The current NBN Co management team continues to be evasive when responding to questions put to them at the Senate Select Committee on the National Broadband Networkand now that Quigley has responded to Turnbull’s excessive criticism there's likely to be a renewed focus by the Senate Select Committee on the actual reasons behind the rollout delays and cost blowouts currently occurring at NBN Co.
The copper based technologies being used in the MTM NBN are more expensive to operate than an all fibre access network and there will be a need for the Hybrid Fibre Coax (HFC) and Fibre to the Network (FTTN) components of the network to be upgraded at significant cost before the NBN rollout is completed. And in what appears to be a political partisan approach NBN Co has maintained a constant stream of promotional media releases and blog posts about how the copper-based technologies would be upgraded “at some time after the 2016 election” without providing the details of how this would occur, when and what the costs for the upgrades would be. The smart money will be on NBN Co delaying upgrades until after the NBN rollout being completed which fits in with the Coalition government’s objective to disaggregate the NBN and sell it off as soon as possible.
NBN Co’s efforts to muddy the waters can be seen to be an expensive ongoing effort to stave off the effects of the growing criticism about the MTM NBN from industry and academia.
Emeritus Professor Rod Tucker recently gave a presentation that provided details about why the MTM NBN would be slow, expensive and obsolete before it is completed and in a related blog post by telecommunications analyst Paul Budde he labelled the G.Fast technology being heavily promoted by NBN Co as an upgrade pathway for the obsolete FTTN as “more hype than reality” and that “it is highly unlikely that G.Fast will see mass deployment.”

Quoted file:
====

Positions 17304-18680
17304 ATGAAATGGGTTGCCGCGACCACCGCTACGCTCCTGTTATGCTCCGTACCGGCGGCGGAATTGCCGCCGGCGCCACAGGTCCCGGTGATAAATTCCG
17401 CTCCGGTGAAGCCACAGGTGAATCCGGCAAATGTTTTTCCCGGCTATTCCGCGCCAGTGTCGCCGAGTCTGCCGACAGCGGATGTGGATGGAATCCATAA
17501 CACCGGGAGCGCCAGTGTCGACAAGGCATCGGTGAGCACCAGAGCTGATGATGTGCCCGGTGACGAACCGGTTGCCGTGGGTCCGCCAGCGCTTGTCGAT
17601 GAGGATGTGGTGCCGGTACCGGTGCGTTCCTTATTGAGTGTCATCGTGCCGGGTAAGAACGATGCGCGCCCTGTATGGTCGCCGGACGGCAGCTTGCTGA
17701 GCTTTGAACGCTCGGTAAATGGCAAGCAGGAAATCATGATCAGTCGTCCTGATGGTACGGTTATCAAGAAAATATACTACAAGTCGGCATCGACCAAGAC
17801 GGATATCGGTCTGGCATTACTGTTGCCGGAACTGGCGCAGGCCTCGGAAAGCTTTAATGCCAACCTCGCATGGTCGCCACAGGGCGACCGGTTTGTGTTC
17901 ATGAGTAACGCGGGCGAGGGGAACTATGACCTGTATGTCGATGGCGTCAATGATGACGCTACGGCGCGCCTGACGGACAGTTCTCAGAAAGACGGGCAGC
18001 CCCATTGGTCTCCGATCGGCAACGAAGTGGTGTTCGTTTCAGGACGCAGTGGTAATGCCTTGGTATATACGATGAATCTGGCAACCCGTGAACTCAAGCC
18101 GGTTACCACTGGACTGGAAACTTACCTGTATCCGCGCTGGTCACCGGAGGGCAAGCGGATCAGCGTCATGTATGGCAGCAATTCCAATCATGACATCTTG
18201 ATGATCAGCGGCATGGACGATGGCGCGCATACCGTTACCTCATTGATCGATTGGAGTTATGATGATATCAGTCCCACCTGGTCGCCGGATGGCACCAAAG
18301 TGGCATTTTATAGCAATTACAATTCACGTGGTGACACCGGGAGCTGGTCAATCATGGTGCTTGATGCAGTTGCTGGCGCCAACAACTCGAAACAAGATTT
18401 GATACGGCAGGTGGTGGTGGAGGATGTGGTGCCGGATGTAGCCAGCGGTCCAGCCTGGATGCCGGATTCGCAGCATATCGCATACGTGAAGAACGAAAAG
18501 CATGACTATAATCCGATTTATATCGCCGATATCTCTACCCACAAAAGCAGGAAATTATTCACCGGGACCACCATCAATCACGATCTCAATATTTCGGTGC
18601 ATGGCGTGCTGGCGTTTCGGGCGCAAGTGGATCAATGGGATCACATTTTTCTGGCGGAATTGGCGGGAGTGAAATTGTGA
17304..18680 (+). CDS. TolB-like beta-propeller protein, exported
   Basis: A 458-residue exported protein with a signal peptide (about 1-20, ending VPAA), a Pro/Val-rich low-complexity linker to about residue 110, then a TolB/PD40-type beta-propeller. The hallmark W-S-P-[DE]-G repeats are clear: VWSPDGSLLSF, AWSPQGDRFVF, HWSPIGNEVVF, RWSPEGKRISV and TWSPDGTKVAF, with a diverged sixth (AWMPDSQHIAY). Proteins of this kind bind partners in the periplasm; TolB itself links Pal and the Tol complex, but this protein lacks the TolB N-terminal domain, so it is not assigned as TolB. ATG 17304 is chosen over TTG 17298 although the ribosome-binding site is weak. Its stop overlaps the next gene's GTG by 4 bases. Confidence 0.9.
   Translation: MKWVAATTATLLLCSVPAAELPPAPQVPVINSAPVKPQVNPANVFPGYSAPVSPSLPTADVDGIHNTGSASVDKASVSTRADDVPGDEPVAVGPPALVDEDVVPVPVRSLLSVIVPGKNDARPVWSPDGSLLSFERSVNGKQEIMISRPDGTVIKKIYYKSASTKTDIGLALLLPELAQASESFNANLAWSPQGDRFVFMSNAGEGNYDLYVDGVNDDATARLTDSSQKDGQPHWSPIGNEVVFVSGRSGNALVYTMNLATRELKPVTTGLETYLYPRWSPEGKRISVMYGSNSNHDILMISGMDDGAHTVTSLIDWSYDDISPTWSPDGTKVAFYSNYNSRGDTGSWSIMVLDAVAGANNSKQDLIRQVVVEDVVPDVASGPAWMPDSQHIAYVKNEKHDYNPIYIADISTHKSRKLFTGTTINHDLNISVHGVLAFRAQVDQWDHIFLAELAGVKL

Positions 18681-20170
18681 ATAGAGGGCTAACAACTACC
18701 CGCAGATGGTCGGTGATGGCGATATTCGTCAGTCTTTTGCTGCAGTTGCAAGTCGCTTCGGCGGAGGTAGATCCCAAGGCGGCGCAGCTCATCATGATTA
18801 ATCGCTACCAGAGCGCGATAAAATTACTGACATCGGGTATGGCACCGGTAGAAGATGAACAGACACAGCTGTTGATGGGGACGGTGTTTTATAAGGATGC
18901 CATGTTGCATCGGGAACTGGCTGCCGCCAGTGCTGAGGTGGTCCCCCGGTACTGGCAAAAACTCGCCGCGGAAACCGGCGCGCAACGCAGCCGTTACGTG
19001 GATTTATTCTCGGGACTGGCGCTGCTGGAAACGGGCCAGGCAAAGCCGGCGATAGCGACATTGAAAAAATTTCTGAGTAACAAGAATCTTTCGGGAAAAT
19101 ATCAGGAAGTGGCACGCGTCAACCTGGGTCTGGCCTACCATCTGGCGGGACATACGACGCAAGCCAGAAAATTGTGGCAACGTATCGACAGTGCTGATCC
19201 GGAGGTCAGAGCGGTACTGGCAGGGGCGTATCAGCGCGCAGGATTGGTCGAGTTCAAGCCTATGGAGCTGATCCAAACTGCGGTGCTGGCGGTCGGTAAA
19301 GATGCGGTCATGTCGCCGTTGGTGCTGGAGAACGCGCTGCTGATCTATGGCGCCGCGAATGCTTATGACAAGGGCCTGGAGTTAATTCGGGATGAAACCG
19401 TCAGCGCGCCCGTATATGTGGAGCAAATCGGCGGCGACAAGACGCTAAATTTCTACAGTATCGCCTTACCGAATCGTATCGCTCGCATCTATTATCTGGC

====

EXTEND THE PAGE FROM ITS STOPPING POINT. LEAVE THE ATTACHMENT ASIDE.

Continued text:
NBN Co has taken great pains to remain mute about the new Fibre to the Premises (FTTP) technology called Next Generation Passive Optical Network 2 (NG-PON2) that could turbo-charge the NBN and will be available for deployment in early 2016. Already major Telcos in the USA and other nations have announced they will immediately begin to deploy NG-PON2.
The entry of Quigley into this fray adds a new dimension to the NBN debate. While he’s justifiablty motivated to redress some of the accusations tossed around by his opponents, Quigley could potentially prove to be a thorn in Turnbull and Morrow’s side.
Turnbull may well have to respond to Quigley’s criticism and in doing so he has a rare opportunity to weigh up the political cost of proceeding with the slow, expensive and obsolete MTM NBN. The tactic of blaming former governments for any manner of thing is run of the mill in Australian politics, but the derogatory remarks thrown at the former NBN Co management team have been unusually excessive. It's looks like Quigley is finally keen to return fire with some invectives of his own.
Mark Gregory is a senior lecturer in the School of Electrical and Computer Engineering at RMIT University.